Today is October 30, 2021
Published 8:32 pm Saturday, October 30, 2021
Speak Up For Service Day
Speak Up For Service Day on October 30th recognizes the importance of young people to be actively involved in community service. Too often, the good deeds of young people go unnoticed by their communities. Speak Up For Service Day gives recognition to the overlooked. It serves as a reminder to tell others about the contributions of young people to their communities.
Each year, the Speak Up For Service public speaking contest is held in conjunction with the North Dakota State Lions Convention. Other Lions Clubs and Districts throughout North America sponsor similar public speaking contests. Young people share their insight on issues of the day. Additionally, they speak about the contributions of Lions to making the world a better place.
National Checklist Day
If you pride yourself on your organizational skills, then put a check mark next to National Checklist Day on October 30, a cherished holiday which keeps our lives together. The more complex our lives get, the easier it is to make mistakes. Today, we celebrate the humble checklist as the innovative tool that has stood the test of time.
National Candy Corn Day
On October 30th, the country celebrates its favorite vegetable with National Candy Corn Day.
In the late 1800s, George Renninger of Wunderle Candy Company created candy corn. His sweet treat represented the bright colors of corn kernels. Originally, candy corn was yellow, orange and white. However, it wasn’t until1889 that the Goelitz Candy Company made the candy popular. Later, other candy makers developed a variety of popular colors and flavors as well.
The original confection was made by hand using corn syrup, sugar, water, marshmallows, fondant, and carnauba wax (a wax made from the leaves of a palm tree). However, modern candy makers combine the original ingredients using machines.
Experiment with Halloween bark
Festive Halloween treats can be easily concocted with a little imagination. Crafting a homemade chocolate and candy bark is one way to incorporate many of the candies and other treats synonymous with Halloween in a single delicious bite.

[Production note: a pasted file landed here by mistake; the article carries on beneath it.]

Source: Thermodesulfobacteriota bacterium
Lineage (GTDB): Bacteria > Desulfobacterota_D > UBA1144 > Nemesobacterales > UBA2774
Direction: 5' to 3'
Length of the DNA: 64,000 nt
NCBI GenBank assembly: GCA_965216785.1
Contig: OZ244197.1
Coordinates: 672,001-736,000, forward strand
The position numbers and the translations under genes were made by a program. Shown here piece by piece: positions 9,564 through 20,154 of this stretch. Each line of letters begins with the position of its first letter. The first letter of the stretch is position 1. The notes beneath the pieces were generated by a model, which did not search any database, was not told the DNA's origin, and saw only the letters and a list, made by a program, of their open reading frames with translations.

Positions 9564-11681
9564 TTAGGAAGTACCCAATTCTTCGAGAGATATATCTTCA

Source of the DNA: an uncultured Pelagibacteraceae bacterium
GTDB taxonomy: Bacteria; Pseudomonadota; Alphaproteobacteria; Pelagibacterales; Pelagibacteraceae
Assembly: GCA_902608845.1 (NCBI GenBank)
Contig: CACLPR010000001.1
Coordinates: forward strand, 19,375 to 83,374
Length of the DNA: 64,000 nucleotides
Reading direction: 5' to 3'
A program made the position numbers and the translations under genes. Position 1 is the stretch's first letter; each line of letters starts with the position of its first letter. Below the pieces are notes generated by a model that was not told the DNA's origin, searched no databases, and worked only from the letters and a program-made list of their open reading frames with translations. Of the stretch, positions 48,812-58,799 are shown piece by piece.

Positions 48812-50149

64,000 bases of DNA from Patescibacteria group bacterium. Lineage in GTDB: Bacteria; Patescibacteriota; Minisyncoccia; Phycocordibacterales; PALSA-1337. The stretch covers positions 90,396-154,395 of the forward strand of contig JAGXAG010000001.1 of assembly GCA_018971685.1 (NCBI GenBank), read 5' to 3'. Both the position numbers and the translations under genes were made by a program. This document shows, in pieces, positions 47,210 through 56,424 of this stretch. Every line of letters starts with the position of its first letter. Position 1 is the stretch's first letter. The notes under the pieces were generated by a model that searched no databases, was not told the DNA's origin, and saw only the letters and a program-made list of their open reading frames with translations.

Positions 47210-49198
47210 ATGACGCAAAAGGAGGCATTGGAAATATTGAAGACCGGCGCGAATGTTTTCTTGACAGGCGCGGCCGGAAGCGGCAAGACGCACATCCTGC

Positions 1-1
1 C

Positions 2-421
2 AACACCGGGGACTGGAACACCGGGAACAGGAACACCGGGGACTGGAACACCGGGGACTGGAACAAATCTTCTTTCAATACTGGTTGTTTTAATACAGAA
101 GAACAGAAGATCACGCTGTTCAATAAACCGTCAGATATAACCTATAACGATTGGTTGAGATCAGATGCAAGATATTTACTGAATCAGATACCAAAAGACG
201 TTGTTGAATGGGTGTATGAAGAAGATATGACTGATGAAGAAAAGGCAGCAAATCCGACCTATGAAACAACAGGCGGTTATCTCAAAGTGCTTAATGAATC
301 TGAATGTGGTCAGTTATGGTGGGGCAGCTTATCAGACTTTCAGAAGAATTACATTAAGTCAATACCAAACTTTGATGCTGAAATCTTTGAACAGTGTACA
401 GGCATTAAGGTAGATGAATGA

According to Baking Bites, an online source of recipes and cooking advice, chocolate bark is a sheet of chocolate that is usually covered with nuts, dried fruits, candies, or additional pieces of chocolate. Bark, which is an easily prepared homemade dessert, can be broken apart into pieces.
Making bark begins with a favorite melting chocolate. Individuals can use candy-making chocolate that may need to be tempered and poured, or they can melt down chocolate bars and chips. This is best done in a double boiler set over simmering water. Some people have success melting chocolate in a microwave on low until the right consistency is reached.
The chocolate should be spread out on a pan lined with parchment paper or another nonstick surface, such as oiled aluminum foil. While the chocolate is still tacky, add the desired bark ingredients. Come Halloween, cooks can use candy corn, pretzels, raisins, pumpkin seeds, sunflower seeds, and even dried cranberries to give the treat a seasonal feel. Of course, the bark can be customized to any flavor profile. Another fun idea is to have gummy worms or other candies sticking out of the bark for a truly 3-D effect.
Some people may choose to use white chocolate or melting candies in different colors (orange and yellow) to add even more appeal to Halloween-theme bark.
Let the bark cool and harden. It can then be lifted off of the pan and broken into pieces.
An ancient find
A Knight Templar lost his sword in the Mediterranean Sea off of what is now Haifa, Israel during the Crusades 900 years ago. It was retrieved recently by a hapless diver who came across came across a treasure trove of ancient artifacts, including the sword, by mere chance, according to the Association of Mature American Citizens [AMAC]. The Israel Antiquities Authority’s Robbery Prevention Unit says, “The sword, which has been preserved in perfect condition, is a beautiful and rare find and evidently belonged to a Crusader knight.”